What does a Database Administrator (DBA) actually do?
When faced with smaller organisations where Database Administration is undertaken by an IT ‘generalist’, Infrastructure or Development team, we sometimes get asked “why do I need a DBA?”.
To summarise, a DBA’s job is to ensure data to the application tier is performant, secure and recoverable. A Database Administrator’s job is never done, and the bigger companies get and the more they rely on data and applications, the more critical the role of the DBA becomes.
A competent DBA, on a day to day basis, will typically perform the following tasks:
• Troubleshoot – typically calls from 2nd/3rd line, infrastructure and development teams, a DBA should be available immediately to ensure the problem doesn’t get any worse and, of course, resolve the reported issue
• Storage and Capacity Planning – A database’s primary purpose is to store and retrieve data. Therefore a good DBA should be able to monitor storage and CPU usage, track trends and ensure enough compute will always be available to meet service levels
• Data Security – Ensure security patches are applied and understand the implications these have to the application and infrastructure. A DBA should have fundamental understanding of Data Security, however this is sometimes a specialist field requiring specific knowledge
• Performance Tuning and Monitoring – Bottlenecks, slow processes and database usage stats; a good DBA will ensure the ongoing configuration of the environment. Good processes need to be in place in terms of OLAs/SLAs as to what baseline performance is expected from the database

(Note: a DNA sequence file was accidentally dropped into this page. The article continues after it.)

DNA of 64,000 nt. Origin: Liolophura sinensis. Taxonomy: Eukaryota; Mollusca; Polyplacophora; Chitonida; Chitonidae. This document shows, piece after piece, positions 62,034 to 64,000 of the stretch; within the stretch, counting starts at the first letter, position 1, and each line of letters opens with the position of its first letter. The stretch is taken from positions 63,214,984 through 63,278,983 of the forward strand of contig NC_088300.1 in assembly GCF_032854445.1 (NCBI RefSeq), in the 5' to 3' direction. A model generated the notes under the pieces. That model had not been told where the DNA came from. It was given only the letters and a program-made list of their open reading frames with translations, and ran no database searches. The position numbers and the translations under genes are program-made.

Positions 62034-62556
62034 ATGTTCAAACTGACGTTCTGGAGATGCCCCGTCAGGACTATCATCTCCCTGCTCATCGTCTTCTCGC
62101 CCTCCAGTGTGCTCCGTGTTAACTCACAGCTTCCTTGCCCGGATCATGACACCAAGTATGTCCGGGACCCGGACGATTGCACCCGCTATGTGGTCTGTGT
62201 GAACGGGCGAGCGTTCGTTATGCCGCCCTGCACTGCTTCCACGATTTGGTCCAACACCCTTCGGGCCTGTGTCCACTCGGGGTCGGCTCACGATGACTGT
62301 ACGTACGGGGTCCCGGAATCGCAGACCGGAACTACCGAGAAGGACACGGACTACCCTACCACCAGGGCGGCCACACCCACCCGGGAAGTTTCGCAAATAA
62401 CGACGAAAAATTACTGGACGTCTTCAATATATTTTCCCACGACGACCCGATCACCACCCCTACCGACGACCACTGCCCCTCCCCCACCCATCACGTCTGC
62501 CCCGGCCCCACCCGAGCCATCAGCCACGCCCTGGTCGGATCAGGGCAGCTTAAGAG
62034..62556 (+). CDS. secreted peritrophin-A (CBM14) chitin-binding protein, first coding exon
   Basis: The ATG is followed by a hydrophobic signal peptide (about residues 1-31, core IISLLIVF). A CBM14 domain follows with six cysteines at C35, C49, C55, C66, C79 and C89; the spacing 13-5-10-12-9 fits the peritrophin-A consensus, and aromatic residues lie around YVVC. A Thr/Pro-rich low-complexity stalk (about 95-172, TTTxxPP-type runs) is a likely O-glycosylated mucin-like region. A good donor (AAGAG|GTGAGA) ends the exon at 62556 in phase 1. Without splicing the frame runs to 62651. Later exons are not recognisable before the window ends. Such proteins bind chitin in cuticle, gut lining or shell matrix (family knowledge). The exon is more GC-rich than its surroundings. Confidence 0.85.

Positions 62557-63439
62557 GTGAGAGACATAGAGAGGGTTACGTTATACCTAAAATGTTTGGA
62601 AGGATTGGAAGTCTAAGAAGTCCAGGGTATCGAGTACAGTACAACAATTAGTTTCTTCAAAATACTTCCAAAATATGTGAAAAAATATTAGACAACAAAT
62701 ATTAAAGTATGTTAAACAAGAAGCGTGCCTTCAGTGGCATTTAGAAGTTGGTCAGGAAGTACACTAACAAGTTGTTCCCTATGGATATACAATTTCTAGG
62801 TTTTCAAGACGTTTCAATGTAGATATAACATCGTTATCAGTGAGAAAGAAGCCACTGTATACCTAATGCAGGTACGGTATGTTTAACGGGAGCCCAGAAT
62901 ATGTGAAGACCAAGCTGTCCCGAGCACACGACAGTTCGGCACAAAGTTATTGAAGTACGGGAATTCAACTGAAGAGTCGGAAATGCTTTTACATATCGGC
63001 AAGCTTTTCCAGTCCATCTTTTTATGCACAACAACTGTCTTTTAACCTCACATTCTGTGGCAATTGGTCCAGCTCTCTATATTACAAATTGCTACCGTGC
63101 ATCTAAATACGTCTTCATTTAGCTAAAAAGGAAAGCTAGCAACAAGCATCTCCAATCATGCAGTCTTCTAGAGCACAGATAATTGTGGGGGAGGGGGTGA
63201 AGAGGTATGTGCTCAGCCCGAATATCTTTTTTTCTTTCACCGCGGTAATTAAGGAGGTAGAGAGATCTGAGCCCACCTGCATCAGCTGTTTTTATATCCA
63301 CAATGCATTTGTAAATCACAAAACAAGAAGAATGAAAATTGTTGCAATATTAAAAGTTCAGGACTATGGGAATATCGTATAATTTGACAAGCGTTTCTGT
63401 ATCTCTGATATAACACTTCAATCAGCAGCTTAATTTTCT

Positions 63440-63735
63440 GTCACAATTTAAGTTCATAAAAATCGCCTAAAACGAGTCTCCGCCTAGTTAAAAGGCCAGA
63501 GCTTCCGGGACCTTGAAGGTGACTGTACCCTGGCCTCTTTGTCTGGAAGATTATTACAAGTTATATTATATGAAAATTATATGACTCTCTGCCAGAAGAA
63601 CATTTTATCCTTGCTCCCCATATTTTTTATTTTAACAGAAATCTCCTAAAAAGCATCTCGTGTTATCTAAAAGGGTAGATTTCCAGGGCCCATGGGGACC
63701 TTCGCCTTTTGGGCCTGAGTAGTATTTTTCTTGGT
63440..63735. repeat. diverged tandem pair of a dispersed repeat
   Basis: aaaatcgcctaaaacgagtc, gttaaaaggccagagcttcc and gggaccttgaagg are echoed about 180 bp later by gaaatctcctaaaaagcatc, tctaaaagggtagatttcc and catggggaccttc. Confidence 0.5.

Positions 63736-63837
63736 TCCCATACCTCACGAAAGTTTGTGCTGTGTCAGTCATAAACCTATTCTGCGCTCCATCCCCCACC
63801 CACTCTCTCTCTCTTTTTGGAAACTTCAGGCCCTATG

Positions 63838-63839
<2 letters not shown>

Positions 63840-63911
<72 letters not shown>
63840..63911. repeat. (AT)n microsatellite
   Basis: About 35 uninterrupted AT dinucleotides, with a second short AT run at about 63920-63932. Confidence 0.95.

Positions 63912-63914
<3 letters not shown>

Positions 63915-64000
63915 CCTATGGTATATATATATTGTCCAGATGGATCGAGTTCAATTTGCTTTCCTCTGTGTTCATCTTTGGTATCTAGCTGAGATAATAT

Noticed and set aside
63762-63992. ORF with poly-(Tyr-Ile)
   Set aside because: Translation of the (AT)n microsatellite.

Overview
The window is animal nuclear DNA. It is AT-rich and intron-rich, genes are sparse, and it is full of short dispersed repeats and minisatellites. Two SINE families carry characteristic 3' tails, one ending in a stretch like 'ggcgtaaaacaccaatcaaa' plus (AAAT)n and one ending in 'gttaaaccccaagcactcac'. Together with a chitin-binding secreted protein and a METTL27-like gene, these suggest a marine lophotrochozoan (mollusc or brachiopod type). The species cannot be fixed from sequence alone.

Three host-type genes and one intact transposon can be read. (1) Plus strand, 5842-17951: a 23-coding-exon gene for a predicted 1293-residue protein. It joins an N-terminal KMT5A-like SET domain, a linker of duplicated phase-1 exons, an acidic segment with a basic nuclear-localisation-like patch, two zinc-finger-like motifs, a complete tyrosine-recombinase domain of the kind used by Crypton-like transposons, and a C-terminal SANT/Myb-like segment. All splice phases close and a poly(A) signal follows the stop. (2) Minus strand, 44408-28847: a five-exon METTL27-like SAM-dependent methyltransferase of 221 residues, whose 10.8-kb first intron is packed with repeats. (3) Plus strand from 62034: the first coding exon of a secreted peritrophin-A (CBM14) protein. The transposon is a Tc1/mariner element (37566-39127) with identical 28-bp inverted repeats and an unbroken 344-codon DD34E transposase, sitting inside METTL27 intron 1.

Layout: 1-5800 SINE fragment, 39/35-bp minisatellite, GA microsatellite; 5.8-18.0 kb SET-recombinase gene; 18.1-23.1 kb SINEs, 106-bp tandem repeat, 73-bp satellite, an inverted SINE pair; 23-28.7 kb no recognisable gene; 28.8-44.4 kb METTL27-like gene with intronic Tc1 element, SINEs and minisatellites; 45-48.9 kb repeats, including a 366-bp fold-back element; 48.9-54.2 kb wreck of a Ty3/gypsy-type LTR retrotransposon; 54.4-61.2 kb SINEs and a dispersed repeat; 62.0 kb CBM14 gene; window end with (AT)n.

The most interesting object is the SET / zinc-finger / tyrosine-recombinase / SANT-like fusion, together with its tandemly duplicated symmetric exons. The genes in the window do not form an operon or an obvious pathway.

• Backup and Recovery – DBAs will periodically test the backup for the databases they manage. Whilst a System Admin or Infrastructure guy may backup from a server perspective, the DBA needs to be able to recover at file level.
• Process / Procedure Adherence – being stuck between the Application and Infrastructure guys, Change Management and other applicable processes are essential for a DBA. A competent DBA will ensure none of the above tasks will have impact the overall service the IT as a team is providing. Changes to the Database must be documented and in line/agreement with the Infrastructure and Application teams.
These are just a few tasks and responsibilities of a competent DBA. Unfortunately, competent DBA’s are a rare breed. And the good ones often get bored to go contracting.
At dsp we offer a DBA Managed Service to resolve the headache of hiring a team of DBA’s. The service can plug in and adapt to an organisation’s team, reporting to either a Development or Infrastructure head. Whilst organisations may want to increase their headcount and want to exploit the “benefits” of hiring internally, when costs and service value is weighed up, it’s hard to see why our service wouldn’t be considered!